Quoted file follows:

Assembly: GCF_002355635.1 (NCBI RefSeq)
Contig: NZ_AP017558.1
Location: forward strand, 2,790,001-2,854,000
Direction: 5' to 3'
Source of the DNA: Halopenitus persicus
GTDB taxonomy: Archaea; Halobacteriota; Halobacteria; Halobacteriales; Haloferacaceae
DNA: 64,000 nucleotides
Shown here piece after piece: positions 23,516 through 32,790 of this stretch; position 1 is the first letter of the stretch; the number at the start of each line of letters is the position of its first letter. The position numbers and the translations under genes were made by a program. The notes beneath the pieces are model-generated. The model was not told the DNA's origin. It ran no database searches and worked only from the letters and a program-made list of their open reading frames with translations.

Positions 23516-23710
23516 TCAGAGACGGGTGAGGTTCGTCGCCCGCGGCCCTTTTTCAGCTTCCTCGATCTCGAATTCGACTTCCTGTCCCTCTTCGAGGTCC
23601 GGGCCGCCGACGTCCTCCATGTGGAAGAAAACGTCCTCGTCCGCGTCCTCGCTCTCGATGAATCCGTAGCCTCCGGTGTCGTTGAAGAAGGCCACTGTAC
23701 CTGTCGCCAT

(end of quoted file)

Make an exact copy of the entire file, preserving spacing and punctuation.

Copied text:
Assembly: GCF_002355635.1 (NCBI RefSeq)
Contig: NZ_AP017558.1
Location: forward strand, 2,790,001-2,854,000
Direction: 5' to 3'
Source of the DNA: Halopenitus persicus
GTDB taxonomy: Archaea; Halobacteriota; Halobacteria; Halobacteriales; Haloferacaceae
DNA: 64,000 nucleotides
Shown here piece after piece: positions 23,516 through 32,790 of this stretch; position 1 is the first letter of the stretch; the number at the start of each line of letters is the position of its first letter. The position numbers and the translations under genes were made by a program. The notes beneath the pieces are model-generated. The model was not told the DNA's origin. It ran no database searches and worked only from the letters and a program-made list of their open reading frames with translations.

Positions 23516-23710
23516 TCAGAGACGGGTGAGGTTCGTCGCCCGCGGCCCTTTTTCAGCTTCCTCGATCTCGAATTCGACTTCCTGTCCCTCTTCGAGGTCC
23601 GGGCCGCCGACGTCCTCCATGTGGAAGAAAACGTCCTCGTCCGCGTCCTCGCTCTCGATGAATCCGTAGCCTCCGGTGTCGTTGAAGAAGGCCACTGTAC
23701 CTGTCGCCAT